PS4 Neo Worth the Upgrade?

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The PS4 Neo, or PS4.5 or PS4K, is a strange mid-cycle boost that’s been creating quite a fuss around the gaming world. Well, I don’t know if “fuss” is the right word, but either way, it’s been quite an interesting strategy by Sony to throw in this upgrade. These past few years, it’s been quite evident, that the PS4 has better of the two consoles, at least sales wise – having said that, with the introduction of the PS4 Neo, the question on most people’s mind; is it worth the upgrade?

Firstly, let’s look at everything we know so far about the PS4 Neo.

The Neo will feature a superior clock speed to the PS4 (2.1 GHz vs 1.6 Ghz), as well as an improved GPU. The current PS4 features an AMD GCN with 18 compute units running at 800MHz, but the PS4 Neo is expected to have 36 compute units running at a faster 911MHz clock speed. That’s nearly double the power, at least on paper. In addition, the Neo also gets a boost with faster RAM, and will ship with 8GB of GDDR5 memory, boosting it to 218GB/s vs 176GB/s, which is roughly around 25% faster than the current PS4.

Now all these numbers are great – the real intent of the PS4 Neo is to provide 4K support and VR Support with it’s upcoming VR headset. In addition the goal is to ensure smooth 1080p at 60 FPS. Now, Sony does have a few ground rules for it’s developers as well – by ensuring that they don’t bring out Neo only games. This is to ensure there’s no self cannibalization. They’ve also told developers that the games must run on the PS4 and PS4 NEO, but can have an upgraded or enhanced option on the PS4 Neo. There are tons of other little guidelines and governance that Sony has thrown in to ensure the PS4 still remains relevant.

Is it worth the Upgrade?

Honestly, it depends, on a lot of factors. One thing we don’t have full clarity on is the pricing of the PS4 Neo. How much more expensive is it going to be. It would be great to price it a tad higher than the current PS4 to ensure that Sony affirms itself as the dominant player of this generation.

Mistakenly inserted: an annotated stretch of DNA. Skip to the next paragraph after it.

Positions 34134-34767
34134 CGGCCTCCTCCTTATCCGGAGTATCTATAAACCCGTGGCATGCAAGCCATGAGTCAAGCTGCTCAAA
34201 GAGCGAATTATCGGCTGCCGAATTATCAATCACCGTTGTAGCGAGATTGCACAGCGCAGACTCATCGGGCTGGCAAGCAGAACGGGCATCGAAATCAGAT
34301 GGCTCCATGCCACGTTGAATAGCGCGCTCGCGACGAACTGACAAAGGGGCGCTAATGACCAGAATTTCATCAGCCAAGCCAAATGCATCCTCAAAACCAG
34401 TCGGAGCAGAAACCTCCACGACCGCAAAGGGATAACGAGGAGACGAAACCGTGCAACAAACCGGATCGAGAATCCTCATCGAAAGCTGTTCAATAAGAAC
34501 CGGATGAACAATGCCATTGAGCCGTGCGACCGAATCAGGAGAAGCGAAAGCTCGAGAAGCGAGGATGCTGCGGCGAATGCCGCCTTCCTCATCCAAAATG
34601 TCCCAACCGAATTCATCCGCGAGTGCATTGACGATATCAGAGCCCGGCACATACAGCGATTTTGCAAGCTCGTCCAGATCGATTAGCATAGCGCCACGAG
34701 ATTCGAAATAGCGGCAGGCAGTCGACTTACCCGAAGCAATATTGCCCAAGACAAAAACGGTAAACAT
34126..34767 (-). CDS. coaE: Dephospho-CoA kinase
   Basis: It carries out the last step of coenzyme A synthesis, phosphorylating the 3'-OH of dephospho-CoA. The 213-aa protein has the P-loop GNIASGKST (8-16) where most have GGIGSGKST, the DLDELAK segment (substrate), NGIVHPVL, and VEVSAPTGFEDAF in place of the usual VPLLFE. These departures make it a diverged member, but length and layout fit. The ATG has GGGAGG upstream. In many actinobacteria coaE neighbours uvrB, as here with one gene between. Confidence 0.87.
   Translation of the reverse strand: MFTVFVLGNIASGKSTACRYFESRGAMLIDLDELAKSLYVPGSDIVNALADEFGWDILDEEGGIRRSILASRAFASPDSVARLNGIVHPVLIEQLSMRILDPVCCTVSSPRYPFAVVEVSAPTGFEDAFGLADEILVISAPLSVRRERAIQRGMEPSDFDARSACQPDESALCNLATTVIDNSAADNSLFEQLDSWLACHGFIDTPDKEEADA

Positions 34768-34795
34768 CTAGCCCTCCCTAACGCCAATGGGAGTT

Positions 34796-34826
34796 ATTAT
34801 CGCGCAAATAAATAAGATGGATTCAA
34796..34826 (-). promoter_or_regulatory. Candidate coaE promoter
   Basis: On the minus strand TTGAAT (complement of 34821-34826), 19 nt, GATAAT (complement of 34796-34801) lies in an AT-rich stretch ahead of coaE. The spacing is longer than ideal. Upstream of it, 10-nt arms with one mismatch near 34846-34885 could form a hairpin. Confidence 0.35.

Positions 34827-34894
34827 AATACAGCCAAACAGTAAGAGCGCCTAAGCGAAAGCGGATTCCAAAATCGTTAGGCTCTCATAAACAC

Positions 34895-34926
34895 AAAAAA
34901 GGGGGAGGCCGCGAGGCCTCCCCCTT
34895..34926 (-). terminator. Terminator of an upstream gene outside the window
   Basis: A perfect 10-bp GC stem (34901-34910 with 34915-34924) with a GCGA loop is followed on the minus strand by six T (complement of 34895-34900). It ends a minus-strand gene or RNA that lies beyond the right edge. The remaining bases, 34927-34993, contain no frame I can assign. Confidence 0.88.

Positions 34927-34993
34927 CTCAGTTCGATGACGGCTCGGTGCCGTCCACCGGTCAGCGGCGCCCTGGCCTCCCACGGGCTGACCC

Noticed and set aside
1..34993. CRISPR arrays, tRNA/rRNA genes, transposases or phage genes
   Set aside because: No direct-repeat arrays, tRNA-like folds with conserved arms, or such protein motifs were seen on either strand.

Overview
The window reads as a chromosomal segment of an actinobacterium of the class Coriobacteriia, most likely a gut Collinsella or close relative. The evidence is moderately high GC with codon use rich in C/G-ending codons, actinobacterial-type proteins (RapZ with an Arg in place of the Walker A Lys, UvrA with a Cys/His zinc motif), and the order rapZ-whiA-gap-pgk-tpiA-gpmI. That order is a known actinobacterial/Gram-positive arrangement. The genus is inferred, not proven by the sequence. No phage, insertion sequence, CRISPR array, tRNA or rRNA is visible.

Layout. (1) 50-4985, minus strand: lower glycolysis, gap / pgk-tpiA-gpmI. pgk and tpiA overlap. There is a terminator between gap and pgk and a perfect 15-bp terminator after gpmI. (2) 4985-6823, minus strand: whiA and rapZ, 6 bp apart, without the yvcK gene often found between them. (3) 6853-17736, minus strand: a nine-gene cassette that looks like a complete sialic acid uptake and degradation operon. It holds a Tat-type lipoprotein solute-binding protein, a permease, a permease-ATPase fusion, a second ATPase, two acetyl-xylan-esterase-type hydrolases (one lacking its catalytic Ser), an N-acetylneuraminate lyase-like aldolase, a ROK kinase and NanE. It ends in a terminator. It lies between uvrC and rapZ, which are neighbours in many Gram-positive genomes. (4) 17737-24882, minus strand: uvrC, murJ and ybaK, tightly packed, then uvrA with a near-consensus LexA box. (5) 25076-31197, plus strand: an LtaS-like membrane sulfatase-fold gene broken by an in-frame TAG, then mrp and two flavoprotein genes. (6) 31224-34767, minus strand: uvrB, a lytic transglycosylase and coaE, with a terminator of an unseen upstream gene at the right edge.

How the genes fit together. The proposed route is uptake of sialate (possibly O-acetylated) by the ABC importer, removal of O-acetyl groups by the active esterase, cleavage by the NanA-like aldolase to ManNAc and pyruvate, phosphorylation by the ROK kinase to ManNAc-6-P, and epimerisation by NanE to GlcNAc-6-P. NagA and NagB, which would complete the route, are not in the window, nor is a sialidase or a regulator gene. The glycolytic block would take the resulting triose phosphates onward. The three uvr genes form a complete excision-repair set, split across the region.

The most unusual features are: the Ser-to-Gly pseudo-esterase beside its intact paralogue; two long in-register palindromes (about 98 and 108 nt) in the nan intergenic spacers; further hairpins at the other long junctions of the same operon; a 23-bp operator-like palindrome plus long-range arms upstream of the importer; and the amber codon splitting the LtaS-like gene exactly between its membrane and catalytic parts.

Then comes the question of how much more powerful is the console in the real world? Sure on paper we’re talking 2x graphics power, but we know all too well, that it doesn’t necessarily translate into real world scenarios. Can we expect existing games to play a little better? Less frame rate drops and tearing will be a BIG plus to get this console – then again, how much better are we talking about?

Is 4K really important to you? This will be another factor to consider. I’ve never been a big fan of 4K gaming, not that I’ve seen tons of them or played a lot of 4K games – but from what little I’ve seen, it’s the smoothness of the gameplay that’s more important to me rather than the visual eye candy. Not saying that it doesn’t matter – it does – but the trade-off is going to vary from player to player. If you have a 4K TV, why would you NOT take advantage of a console that can give you the best experience on your TV? but if you have a full HD TV – this may not be all that it’s cracked up to be.

Now tying it all in together is going to be tricky for Sony as well as for consumers who are on the fence on this. The biggest gating factor is the governance that Sony has in place that the PS4 Neo can’t essentially do anything different from the PS4 for games. So the only real benefit we see is probably smoother frame rates at 1080p, and maybe slightly faster load times. Platform parity is what is going to limit the real potential of the PS4 Neo.

So the bottom line here – the upgrade seems a little out there to appeal to gamers who’d want to game in 4K – which isn’t a bad thing at all. Platform parity is going to ensure you don’t miss out on anything special content wise. Overall, the PS4 Neo, doesn’t seem like a very appealing option to me. If you’re quite happy with your PS4 console at this point, I’d stick with it. If you must have 4K and VR gaming, it’s a worthy upgrade – if you’re on the fence on the PlayStation, the PS4 Neo is something to consider once the price is out.

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